| ||This article includes a list of references, related reading or external links, but its sources remain unclear because it lacks inline citations. (February 2010)|
|Born: September 25, 1953 |
Long Beach, California
|Batted: Right||Threw: Right|
|July 12, 1977, for the Milwaukee Brewers|
|Last MLB appearance|
|October 1, 1982, for the Pittsburgh Pirates|
|Runs batted in||141|
Richard Earl Davis is a former professional baseball player. He played all or part of six seasons in Major League Baseball from 1977 until 1982, primarily as an outfielder. He also played five seasons in Japan with the Kintetsu Buffaloes from 1984 until 1988.
 Playing career
Davis was signed as an amateur free agent by the Milwaukee Brewers in 1972. After several years in the minors, he was called up to the Brewers in July 1977. He split time in the outfield and as a designated hitter for the next four seasons, being used at DH more often than any other Brewer between 1978 and 1980.
During spring training in 1981, the Brewers traded Davis to the Philadelphia Phillies for pitcher Randy Lerch. Davis played some right field and also came off the bench as a pinch hitter 20 times. Though Davis missed most of July and August with an injury, he did hit .333 with 19 RBI in just 96 at bats. Davis continued in the same role to start the 1982 season, but would soon be on the move again.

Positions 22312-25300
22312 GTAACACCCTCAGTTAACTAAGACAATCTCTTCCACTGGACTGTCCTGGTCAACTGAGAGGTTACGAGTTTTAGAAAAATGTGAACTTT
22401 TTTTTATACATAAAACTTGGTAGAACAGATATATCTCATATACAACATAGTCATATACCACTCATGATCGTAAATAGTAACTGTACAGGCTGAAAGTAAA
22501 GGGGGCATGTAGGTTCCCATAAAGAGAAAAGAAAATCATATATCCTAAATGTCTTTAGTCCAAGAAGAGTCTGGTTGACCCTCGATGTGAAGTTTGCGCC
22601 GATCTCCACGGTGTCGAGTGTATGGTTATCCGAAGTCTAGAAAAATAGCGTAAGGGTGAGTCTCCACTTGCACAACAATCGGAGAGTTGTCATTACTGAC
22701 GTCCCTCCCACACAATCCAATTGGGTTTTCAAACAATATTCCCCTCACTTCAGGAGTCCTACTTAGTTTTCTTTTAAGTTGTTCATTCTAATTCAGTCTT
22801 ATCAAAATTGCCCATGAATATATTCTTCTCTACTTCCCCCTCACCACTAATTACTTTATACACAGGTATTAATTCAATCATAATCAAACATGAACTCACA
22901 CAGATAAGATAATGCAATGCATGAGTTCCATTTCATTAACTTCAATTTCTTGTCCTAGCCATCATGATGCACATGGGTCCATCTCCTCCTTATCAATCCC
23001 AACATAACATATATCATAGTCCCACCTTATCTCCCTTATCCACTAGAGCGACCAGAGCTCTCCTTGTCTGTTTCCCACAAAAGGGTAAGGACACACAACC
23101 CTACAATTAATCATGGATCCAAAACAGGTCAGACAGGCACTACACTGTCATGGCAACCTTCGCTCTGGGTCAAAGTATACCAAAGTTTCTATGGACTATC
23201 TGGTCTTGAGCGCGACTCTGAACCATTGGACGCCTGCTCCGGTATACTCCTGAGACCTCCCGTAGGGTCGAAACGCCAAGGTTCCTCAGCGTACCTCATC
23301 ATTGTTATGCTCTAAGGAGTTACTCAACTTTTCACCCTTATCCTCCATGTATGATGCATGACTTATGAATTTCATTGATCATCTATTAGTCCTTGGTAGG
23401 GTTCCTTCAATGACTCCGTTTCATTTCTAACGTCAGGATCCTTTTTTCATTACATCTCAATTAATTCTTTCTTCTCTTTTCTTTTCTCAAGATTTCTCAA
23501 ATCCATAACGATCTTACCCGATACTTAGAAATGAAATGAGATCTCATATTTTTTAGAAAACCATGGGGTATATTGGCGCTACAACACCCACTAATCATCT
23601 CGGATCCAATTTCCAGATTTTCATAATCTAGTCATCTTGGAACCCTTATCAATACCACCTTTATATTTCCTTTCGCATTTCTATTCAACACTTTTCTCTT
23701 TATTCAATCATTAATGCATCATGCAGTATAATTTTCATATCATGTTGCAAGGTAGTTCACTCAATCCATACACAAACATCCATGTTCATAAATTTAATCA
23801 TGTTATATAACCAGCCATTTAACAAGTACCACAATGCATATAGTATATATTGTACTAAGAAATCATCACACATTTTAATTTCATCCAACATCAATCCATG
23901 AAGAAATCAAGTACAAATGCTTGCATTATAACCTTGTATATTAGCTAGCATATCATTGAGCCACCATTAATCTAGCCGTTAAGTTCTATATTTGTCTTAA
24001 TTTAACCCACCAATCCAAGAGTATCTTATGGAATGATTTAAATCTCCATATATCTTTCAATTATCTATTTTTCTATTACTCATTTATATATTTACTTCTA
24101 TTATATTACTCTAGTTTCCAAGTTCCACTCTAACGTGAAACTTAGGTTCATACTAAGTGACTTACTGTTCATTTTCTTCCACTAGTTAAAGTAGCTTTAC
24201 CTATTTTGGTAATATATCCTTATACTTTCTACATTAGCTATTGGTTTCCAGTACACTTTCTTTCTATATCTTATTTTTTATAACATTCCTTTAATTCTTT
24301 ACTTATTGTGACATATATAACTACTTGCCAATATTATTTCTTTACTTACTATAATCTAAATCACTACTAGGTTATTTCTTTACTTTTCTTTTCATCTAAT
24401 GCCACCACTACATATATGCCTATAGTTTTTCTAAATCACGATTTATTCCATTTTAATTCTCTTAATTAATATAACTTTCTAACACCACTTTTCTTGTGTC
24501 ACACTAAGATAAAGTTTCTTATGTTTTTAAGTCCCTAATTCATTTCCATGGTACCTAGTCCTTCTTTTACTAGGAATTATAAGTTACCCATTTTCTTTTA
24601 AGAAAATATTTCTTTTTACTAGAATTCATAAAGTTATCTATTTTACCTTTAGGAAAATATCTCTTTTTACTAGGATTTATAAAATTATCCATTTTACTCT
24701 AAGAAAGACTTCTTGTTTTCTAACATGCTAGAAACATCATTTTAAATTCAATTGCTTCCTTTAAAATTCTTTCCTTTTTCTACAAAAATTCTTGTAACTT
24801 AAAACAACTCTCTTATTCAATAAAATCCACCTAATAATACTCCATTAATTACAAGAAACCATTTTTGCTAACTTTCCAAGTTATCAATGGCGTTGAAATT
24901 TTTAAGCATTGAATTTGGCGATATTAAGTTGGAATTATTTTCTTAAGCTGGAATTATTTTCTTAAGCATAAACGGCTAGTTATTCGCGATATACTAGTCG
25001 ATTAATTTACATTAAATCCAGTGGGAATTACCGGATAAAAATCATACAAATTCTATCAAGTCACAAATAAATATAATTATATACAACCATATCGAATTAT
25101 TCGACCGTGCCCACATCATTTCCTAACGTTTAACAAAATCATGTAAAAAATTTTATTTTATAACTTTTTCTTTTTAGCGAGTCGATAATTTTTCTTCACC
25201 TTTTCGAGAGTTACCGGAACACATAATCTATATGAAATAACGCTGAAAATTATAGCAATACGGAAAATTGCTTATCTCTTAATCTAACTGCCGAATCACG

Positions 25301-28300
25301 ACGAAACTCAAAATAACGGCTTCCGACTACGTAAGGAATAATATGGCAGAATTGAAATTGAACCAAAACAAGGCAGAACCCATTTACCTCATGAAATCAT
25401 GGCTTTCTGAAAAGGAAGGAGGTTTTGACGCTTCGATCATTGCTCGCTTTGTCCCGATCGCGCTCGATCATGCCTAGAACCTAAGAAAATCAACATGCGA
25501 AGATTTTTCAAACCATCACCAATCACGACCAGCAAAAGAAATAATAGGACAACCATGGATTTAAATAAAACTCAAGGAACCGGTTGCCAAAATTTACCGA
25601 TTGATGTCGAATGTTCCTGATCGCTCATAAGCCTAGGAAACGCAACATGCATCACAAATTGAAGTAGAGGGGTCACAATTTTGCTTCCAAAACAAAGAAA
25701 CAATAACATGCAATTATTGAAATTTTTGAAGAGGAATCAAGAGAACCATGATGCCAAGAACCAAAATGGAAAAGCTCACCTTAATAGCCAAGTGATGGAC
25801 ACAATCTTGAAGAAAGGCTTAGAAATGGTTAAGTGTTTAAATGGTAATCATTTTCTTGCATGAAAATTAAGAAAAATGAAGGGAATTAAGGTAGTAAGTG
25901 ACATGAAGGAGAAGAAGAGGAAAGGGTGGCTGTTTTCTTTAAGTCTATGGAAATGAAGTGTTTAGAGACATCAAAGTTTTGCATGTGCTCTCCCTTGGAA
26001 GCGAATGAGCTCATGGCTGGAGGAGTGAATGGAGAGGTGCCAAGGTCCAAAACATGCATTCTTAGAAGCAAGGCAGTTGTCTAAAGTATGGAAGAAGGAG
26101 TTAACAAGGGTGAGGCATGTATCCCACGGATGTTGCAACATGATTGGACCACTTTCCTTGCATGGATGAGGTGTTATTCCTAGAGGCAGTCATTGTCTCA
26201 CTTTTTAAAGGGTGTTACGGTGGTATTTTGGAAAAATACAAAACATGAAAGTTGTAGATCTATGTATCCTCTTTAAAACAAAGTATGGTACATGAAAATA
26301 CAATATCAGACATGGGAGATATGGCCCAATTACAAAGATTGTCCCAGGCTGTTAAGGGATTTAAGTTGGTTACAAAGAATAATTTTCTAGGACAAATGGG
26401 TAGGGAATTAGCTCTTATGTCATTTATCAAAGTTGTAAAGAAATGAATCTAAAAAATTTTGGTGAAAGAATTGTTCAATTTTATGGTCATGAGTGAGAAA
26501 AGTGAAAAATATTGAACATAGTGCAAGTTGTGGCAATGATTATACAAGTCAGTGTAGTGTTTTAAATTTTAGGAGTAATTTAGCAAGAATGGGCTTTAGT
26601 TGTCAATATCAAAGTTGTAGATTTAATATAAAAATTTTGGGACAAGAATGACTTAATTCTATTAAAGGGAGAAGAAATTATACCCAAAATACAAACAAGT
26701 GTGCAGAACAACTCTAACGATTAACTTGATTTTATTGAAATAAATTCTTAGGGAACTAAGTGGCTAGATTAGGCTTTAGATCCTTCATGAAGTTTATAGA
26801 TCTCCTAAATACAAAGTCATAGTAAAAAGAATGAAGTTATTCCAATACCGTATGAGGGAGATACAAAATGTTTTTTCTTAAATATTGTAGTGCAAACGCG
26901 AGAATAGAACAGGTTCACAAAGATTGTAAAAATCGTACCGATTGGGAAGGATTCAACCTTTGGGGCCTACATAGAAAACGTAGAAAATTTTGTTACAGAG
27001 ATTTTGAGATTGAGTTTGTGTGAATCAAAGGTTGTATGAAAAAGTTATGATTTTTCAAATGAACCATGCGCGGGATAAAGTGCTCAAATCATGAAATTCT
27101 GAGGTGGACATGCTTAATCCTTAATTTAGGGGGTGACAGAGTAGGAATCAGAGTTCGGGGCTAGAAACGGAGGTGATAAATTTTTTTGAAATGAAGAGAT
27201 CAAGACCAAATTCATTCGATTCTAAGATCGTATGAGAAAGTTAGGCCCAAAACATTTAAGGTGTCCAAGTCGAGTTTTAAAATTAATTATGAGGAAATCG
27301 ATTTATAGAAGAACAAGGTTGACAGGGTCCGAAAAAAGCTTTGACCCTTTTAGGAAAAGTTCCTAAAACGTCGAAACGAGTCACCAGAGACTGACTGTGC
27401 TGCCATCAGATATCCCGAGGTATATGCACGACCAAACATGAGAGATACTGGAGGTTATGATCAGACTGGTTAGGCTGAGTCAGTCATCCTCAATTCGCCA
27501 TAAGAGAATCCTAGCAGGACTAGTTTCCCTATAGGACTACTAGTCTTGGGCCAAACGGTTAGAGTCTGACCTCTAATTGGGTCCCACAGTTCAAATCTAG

Wayne Nordhagen and MLB career end
In June 1982, Davis would be traded not once, but twice, each time for the same player. At the June 15 trading deadline, the Phillies first traded him to the Toronto Blue Jays for outfielder Wayne Nordhagen. While the Phillies sent Nordhagen on to the Pittsburgh Pirates on the same day in exchange for another outfielder, Bill Robinson, Davis stayed in Toronto for an entire week, appearing in 3 games and going 2-for-7 at the plate. On June 22, the Blue Jays traded Davis to the Pirates for a player to be named later. On June 25, the Pirates sent a player to the Blue Jays—and it was Wayne Nordhagen.
Davis struggled for the rest of the season in Pittsburgh, batting just .182 in 77 at bats. Not a very good defensive outfielder, Davis needed to hit well to keep his job, and Pittsburgh wound up releasing Davis in March of 1983.
 Japanese career
Davis found a second career with the Kintetsu Buffaloes of the Japanese Pacific League, who signed him for the 1984 season. While Davis hit a solid .310 with 18 home runs in 1984, he really broke out in 1985, hitting 40 home runs, driving in 109 runs, and batting .343 in 128 games. During the season, he hit home runs in six straight games to tie a league record. He repeated his success in 1986, batting .337. In 1987, he drove in nine runs in one game on April 28.
Davis also had his share of troubles in Japan. In 1986, he charged the mound after being hit by a pitch by Osamu Higashio and was fined 100,000 yen. Then, in 1988, his apartment was raided by the Japanese police, who found 14 grams of marijuana and related paraphernalia. After three weeks in police custody, he was released by the Buffaloes and sent home to the United States.